Goodbye, Egypt


The ghosts of Abu Tig marina

Tomorrow is my last full day in the dusty resort town of El Gouna, Egypt, which is on the Red Sea.

By the time I leave on Saturday, I will have spent a total of 6 months and 28 days here. Long time, but soon I will be a ghost, and the few people whom I did meet and befriend will forget about me quick enough. In no time at all, it will be as if I was never here.

I leave knowing that I met some really nice people, and also hooked up for probably one last time with old acquaintances and family.

One old friend in particular was incredibly generous in paying for a service to guide my wife around at Cairo airport when she came to visit in January. I do not forget things like that.

I came here to escape an America that had elected an abomination as President of the United States. With all the insults he and members of his party were hurling at Americans of my ethnicity, I no longer felt safe to live there.

And so I went to Nice, France, for a few weeks, then came here. I ended up staying in an apartment in Abu Tig marina, then 2 different and quite lovely villas. When I arrived, it was really hot, then it got really cold, now the weather is perfect. Along the way, I was adopted by a cat whom my wife named Sandy.

My main objective coming here was to determine if Gouna would be a suitable place to retire on a modest income.  A secondary one was to lose weight:  I had contracted an illness a few years ago, and the medicine I was given to treat it caused my weight to balloon.

I have come to the conclusion that, for a variety of reasons, Gouna is indeed a lovely place to visit, but… unsuitable for any extended period of time.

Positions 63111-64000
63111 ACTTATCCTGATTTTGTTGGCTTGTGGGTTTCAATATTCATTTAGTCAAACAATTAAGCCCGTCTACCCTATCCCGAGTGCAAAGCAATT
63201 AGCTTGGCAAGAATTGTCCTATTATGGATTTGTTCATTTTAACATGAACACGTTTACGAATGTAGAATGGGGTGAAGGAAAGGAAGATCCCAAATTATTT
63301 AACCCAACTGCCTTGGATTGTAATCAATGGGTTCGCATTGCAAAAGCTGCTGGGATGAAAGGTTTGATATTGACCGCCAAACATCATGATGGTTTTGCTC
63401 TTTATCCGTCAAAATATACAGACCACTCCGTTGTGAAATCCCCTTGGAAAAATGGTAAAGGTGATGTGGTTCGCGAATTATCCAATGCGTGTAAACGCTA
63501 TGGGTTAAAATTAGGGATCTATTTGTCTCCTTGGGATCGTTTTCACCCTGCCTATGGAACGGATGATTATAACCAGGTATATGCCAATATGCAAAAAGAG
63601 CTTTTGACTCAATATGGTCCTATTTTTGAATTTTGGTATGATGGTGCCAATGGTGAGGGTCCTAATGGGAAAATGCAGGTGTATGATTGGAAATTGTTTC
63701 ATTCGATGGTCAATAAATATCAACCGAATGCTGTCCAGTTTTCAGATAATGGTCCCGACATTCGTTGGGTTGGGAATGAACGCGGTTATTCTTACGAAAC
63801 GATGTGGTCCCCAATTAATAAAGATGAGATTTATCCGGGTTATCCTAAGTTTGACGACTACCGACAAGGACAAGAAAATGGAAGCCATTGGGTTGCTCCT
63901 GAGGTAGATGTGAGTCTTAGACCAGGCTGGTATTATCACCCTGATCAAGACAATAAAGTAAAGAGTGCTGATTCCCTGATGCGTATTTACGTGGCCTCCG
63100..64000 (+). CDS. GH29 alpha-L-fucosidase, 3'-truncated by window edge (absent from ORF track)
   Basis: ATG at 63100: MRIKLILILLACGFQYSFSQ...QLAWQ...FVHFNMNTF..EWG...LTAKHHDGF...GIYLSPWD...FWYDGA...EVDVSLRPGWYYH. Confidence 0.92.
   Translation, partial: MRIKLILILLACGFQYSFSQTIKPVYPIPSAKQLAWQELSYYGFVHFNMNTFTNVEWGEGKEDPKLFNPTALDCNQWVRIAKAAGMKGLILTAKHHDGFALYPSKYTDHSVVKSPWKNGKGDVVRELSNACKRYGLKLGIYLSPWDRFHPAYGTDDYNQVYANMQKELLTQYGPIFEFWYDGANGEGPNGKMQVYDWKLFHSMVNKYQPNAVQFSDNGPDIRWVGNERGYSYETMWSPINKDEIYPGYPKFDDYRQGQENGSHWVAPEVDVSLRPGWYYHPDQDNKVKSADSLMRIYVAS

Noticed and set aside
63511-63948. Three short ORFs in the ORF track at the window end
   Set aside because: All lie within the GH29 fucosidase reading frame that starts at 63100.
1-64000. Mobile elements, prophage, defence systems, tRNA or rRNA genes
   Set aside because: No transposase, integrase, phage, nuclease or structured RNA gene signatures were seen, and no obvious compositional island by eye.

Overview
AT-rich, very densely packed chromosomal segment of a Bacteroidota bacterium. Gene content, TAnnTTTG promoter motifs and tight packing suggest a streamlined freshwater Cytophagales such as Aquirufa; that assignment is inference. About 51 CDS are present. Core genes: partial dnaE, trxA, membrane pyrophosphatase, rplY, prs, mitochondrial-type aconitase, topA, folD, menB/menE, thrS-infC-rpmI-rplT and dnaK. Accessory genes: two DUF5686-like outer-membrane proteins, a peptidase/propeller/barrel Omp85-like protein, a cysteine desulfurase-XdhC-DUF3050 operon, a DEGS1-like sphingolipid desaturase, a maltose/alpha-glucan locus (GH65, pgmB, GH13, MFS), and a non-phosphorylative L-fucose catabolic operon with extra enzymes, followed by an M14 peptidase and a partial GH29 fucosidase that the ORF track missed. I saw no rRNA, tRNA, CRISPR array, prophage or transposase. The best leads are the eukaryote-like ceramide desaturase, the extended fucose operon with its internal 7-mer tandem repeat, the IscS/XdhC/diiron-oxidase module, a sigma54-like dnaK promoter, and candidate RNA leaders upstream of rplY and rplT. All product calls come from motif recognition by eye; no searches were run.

There are things here that do get under your skin, so to speak:  the mosquitoes, the flies, the noise in certain parts of Gouna, the annoying tuc tucs, the ubiquitous cigarette smoking, the endless construction, unstable internet connectivity, the workmen who regularly intrude on your rental property while chattering on their phones, the various cliques, especially the entitled ones, and the blistering heat.

It can be quite isolating here to be by yourself for a long period of time.

There is very little to do, unless you’re rich, and have a boat that you can take out for spins to the nearby islands; the beaches on the mainland are quite drab.

Of course there are events, such as squash (which I used to play in my teens) tournaments, music (I was actually once in a rock band) festivals, and kite surfing championships.

There is also tennis and diving and snorkeling in what remains of the reef, the inevitable “desert safaris” that you can take in a rented ATV, horse riding, playing golf, and there are also the bar nightclubs where people go to party — but none of these things hold any interest to me whatsoever, as I am not in my 20s or 30s: I have reached an age where I no longer have as much time left to waste on what I consider largely superficial endeavors.

At a certain point I advertised in a local paper the idea of a book club that would take place at the Gouna library.  There was no interest whatsoever. Gouna is not a place where people are particularly interested in culture (except for the film festival); this is not why they are here:  they come here for the reasons that most people go to high-end resort getaways, which do not include joining book clubs.

I am happy to report that I was able to lose quite a bit weight.  When I return to Florida next week, after spending a few days in NYC, I shall continue with my weight loss program, but will begin to focus on strengthening my muscles and doing cardio workouts on my bicycle to increase my stamina.

I have tried to not lose the weight too quickly, as I did not want my skin to start sagging.


so long, fat clothes

But I have managed to go from size 44″ waistline to a size 36 in 7 months. Not bad. As a result, I am donating to charity some of the clothes I brought with me. I’m also leaving the electric heater I purchased in Gouna, as well as the famous self-supporting mosinet, a pair of sneakers, a belt, and a few other items– none of which I shall ever need again. I like travelling light, especially after I injured my back when I arrived here, from carrying an overstuffed suitcase, and couldn’t sleep right for a month.